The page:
Source: The Hartford Courant, August 14, 2008
The issue of contamination from lead bullets and shotgun pellets has been cropping up for years around the country, and there have been several lawsuits involving federal environmental laws that have prompted ranges to close and, in some cases, forced them to clean up the lead.
The federal Environmental Protection Agency estimates there are 9,000 non-military outdoor shooting ranges in the United States collectively shooting millions of pounds of lead annually.
A landmark 1993 case brought by the Connecticut Coastal Fishermen’s Association against the Remington Arms Co. forced the company to close down a long-running shotgun range at the mouth of the Housatonic River in Stratford. While several of the fishermen’s claims ultimately were rejected, the range remains closed, and the court decided the company should be held responsible for remediation and cleanup of the lead.
Even though many environmental regulations do not specifically apply to gun ranges, the EPA on its website said the Remington case established that ranges risk legal action “if they fail to routinely recover and reclaim lead, and do not take steps to minimize lead release or migration.”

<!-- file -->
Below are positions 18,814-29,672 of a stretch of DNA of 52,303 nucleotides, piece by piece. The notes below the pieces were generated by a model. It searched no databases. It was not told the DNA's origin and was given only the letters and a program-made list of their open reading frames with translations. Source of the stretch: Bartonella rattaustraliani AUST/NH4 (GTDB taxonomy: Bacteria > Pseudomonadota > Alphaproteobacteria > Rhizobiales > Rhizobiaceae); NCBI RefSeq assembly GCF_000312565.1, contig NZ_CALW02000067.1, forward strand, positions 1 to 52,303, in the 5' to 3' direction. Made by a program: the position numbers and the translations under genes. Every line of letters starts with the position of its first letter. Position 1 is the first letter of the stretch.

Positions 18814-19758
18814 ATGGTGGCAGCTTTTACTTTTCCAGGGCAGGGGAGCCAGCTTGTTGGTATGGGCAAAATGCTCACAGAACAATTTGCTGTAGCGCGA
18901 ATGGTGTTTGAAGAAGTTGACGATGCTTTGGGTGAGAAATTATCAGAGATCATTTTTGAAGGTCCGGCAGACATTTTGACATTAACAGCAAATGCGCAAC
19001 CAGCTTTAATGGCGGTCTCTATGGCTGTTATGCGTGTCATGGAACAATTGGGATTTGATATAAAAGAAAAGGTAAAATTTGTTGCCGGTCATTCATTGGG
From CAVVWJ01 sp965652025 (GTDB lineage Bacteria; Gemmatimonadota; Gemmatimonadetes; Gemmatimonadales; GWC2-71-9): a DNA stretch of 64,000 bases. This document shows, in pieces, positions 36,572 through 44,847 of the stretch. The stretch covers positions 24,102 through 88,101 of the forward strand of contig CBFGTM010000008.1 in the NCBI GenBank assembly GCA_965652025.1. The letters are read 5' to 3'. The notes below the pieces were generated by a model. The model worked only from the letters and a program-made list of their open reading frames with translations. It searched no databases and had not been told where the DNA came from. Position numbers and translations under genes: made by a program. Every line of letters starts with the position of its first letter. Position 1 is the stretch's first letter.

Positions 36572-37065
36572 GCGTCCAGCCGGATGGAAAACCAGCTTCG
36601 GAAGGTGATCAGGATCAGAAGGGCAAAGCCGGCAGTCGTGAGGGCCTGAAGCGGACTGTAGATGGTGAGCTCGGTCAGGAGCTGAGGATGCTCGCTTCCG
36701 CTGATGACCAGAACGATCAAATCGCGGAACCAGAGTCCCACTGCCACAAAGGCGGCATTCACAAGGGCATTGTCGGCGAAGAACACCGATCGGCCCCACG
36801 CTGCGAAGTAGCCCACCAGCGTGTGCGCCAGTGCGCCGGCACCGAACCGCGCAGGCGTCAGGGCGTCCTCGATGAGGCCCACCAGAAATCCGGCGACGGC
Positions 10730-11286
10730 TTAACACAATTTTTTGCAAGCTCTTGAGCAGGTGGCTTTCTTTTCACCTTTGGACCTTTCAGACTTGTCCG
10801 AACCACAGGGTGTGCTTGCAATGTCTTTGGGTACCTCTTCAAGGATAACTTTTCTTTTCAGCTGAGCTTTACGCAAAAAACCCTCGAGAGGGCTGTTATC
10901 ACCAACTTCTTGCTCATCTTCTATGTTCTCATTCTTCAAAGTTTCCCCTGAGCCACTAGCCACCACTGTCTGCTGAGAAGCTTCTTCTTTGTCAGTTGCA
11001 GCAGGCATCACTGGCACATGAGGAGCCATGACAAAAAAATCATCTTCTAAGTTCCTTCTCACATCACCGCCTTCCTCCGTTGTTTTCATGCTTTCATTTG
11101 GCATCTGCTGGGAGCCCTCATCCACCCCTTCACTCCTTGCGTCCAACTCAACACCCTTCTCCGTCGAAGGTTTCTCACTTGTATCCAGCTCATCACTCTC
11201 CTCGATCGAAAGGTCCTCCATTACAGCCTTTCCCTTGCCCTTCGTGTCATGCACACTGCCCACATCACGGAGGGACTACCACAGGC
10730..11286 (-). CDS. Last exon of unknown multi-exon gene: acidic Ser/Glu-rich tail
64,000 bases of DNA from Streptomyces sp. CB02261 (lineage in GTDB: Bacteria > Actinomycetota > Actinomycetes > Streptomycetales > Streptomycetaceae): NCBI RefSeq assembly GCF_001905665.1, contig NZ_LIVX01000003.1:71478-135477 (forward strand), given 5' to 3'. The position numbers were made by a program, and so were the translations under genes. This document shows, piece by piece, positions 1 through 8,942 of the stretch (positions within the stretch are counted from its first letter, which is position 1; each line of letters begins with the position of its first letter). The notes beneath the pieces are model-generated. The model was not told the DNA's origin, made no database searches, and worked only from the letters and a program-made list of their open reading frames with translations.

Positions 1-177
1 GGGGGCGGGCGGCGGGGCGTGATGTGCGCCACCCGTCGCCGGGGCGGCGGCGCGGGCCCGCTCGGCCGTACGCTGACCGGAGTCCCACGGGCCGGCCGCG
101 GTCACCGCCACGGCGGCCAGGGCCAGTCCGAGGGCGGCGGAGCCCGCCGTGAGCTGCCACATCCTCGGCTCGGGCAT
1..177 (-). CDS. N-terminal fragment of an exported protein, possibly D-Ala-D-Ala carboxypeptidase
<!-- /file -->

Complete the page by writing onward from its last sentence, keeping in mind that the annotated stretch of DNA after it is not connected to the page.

The EPA’s manual for “best management practices” at outdoor gun ranges advises ranges to “control and contain” lead bullets and lead fragments, keep lead from migrating into water bodies and groundwater, and remove lead from the range and recycle it.
Dennis Schain, a spokesman for the state Department of Environmental Protection, said state and federal laws do not require range operators to remove lead from the range while it is still operating. But, he said, the DEP encourages ranges “to implement best-management practices that minimize the release of lead into the environment.”
There is concern also for those using the ranges, especially children, who can come into contact with lead through fumes and dust.
The National Association of Shooting Ranges echoes the EPA’s call for better environmental management. On its website, the group warns owners that environmental problems can shut down their ranges and lead to liability for clean-up costs under federal hazardous-waste laws.